Monday, 20 February 2017 12:26

NBN chief cops a whack for 'absurd' statements Featured


NBN chief executive Bill Morrow has copped a barrage of criticism from the Information Technology Professionals Association, with his recent statements on the network being described as "absurd" and "stupendously ignorant and arrogant".

ITPA president Robert Hudson said Morrow had first claimed Australians would not take up fast connections even if given them free, then added to the confusion by claiming that there were no 1Gbps plans on offer from retailers.

Morrow made the first statement while releasing the NBN Co's half-year results on 10 February.

The NBN head then contradicted himself, Hudson claimed, by saying NBN Co doesn’t promote 1Gbps services because it is more important to get 25/50Mbps to everyone as this is what "the bulk of customers are opting for”, a claim that was repudiated by the retail service provider MyRepublic.

"Perhaps most alarmingly, Morrow has also compounded all this confusion by claiming it is not economically viable to deliver fibre to the home in the first place," Hudson said.

"In response, firstly, when I conducted a survey of ITPA members over the last few days, 96% of respondents indicated they would be willing to pay more money for faster Internet speeds (nominally over 100Mbps).

"Sure, they are digitally literate IT workers with a need for speed but they are also the people who are most likely to be aware of the potential for economic benefit that comes from the combination of digital technology and high speed broadband."

Hudson pointed out that the biggest issue in offering affordable high-speed connections to customers was the cost that RSPs paid to offer NBN services to their customers.

"Currently RSPs pay an Access Virtual Circuit (AVC) charge for each customer they connect to the network. They also pay a one-off charge to connect to each of the 121 nation-wide Points of Interconnect (POI) in addition to their own backhaul costs from each POI back to their networks. Further, there is also a Connectivity Virtual Circuit (CVC) charge for bandwidth between the NBN and their own networks, which is calculated on a per Mbps per month basis," he said.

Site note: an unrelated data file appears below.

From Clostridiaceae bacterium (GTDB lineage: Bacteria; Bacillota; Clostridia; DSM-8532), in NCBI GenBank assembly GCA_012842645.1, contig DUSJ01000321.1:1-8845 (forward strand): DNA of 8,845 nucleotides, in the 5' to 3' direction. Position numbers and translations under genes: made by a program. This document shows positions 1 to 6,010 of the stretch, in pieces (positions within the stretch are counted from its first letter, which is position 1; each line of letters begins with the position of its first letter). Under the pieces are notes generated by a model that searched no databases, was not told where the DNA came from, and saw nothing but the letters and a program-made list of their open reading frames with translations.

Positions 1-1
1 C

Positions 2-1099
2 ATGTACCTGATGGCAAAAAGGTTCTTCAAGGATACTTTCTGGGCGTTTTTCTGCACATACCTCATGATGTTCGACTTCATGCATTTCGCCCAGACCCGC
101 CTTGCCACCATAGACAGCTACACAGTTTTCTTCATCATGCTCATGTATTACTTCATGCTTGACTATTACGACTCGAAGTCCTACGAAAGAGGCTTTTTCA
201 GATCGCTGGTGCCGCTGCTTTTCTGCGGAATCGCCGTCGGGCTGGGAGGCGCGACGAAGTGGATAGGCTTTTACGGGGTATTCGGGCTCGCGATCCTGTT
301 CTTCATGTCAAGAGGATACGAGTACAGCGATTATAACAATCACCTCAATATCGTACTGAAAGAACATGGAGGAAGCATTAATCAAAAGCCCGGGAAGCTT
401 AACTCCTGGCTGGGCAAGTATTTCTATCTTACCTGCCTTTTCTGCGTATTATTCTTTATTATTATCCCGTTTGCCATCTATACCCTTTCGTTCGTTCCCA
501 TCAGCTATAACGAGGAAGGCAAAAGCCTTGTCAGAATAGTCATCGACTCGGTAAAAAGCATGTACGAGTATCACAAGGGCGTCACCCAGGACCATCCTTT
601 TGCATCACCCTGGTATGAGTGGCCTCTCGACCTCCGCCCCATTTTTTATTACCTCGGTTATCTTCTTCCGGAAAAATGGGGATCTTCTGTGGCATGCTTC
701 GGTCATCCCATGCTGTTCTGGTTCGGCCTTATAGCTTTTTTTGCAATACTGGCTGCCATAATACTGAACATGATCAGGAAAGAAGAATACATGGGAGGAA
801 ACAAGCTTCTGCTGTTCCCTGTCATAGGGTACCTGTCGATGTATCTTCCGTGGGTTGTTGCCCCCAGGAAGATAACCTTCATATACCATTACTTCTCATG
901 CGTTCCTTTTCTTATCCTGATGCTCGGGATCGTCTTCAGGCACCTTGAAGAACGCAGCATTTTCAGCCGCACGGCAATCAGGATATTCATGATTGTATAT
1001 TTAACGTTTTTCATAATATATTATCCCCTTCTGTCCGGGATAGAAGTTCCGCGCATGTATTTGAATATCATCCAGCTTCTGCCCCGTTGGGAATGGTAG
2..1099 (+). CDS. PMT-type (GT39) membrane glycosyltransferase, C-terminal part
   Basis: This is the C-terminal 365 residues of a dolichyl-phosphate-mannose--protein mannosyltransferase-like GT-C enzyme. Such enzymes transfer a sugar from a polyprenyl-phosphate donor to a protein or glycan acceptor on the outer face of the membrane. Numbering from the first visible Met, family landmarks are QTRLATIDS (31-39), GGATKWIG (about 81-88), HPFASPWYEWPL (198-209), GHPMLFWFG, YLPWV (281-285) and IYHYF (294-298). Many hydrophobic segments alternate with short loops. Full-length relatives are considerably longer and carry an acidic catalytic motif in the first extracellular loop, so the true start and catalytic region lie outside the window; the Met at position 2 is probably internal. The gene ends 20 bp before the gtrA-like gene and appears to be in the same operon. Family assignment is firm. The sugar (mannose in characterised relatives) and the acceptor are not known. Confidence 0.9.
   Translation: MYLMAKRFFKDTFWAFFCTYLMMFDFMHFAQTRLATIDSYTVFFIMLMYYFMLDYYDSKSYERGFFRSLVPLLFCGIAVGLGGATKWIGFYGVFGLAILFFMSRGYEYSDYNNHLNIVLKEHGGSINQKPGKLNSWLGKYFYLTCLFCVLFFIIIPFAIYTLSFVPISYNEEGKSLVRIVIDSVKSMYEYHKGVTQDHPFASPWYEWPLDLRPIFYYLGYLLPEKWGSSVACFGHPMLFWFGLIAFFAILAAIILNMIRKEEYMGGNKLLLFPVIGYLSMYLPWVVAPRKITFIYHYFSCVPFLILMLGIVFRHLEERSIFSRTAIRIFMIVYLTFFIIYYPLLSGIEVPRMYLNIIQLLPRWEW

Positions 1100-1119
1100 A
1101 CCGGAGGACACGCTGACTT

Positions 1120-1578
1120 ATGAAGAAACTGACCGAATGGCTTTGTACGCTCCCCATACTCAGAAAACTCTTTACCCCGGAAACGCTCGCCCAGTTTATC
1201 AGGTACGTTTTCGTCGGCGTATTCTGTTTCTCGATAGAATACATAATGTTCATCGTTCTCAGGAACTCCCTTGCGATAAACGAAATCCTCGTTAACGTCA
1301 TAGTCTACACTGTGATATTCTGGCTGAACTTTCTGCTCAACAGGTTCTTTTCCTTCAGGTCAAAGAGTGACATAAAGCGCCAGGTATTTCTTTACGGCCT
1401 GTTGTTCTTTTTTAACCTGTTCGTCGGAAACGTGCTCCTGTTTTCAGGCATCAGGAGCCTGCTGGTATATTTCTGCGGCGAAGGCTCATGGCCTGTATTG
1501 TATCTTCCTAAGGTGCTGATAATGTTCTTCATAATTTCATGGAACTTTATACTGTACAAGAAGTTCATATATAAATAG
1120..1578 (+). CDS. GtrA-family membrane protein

"The CVC price structure has actively discouraged ISPs from selling higher-speed connections. Rather than nobody buying fast connections because they are unwanted (as suggested by Morrow), the reality is that fast connections aren't popular because they're too expensive."

Hudson said the NBN Co had finally acknowledged these issues by proposing a tiered CVC charging scheme based on industry-wide calculations last year. More recently, the company had agreed to offer tiered CVC pricing on a per-RSP basis.

"If the NBN delivered near-universal 1Gbps connectivity across the country and it drove even a tiny increase in our USD$1.56 trillion GDP, the investment... would pay for itself very quickly in tax revenue rises and economic growth," Hudson said.

"Reduced costs of medical services would pay for it alone, not to mention that the ensuing better health outcomes would reduce the volume of services required. Education is another key issue and represents another major benefactor from digital speed.

"Surely Australian taxpayers are not paying billions upon billions of dollars to build a network that cannot meet demand and that is ultimately constrained (in terms of Internet speeds) by an ageing copper infrastructure that will be fraught with breakdowns in 10 years’ time?

"It is wrong for anyone to imply that the return on investment from a publicly-funded project such as the NBN could only be measured by the money that crossed NBN Co's own books. The treatment of NBN Co as an entity which should be independently profitable and judging its worth/success on balance sheet is absurd."

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Sam Varghese

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Sam Varghese has been writing for iTWire since 2006, a year after the site came into existence. For nearly a decade thereafter, he wrote mostly about free and open source software, based on his own use of this genre of software. Since May 2016, he has been writing across many areas of technology. He has been a journalist for nearly 40 years in India (Indian Express and Deccan Herald), the UAE (Khaleej Times) and Australia (Daily Commercial News (now defunct) and The Age). His personal blog is titled Irregular Expression.

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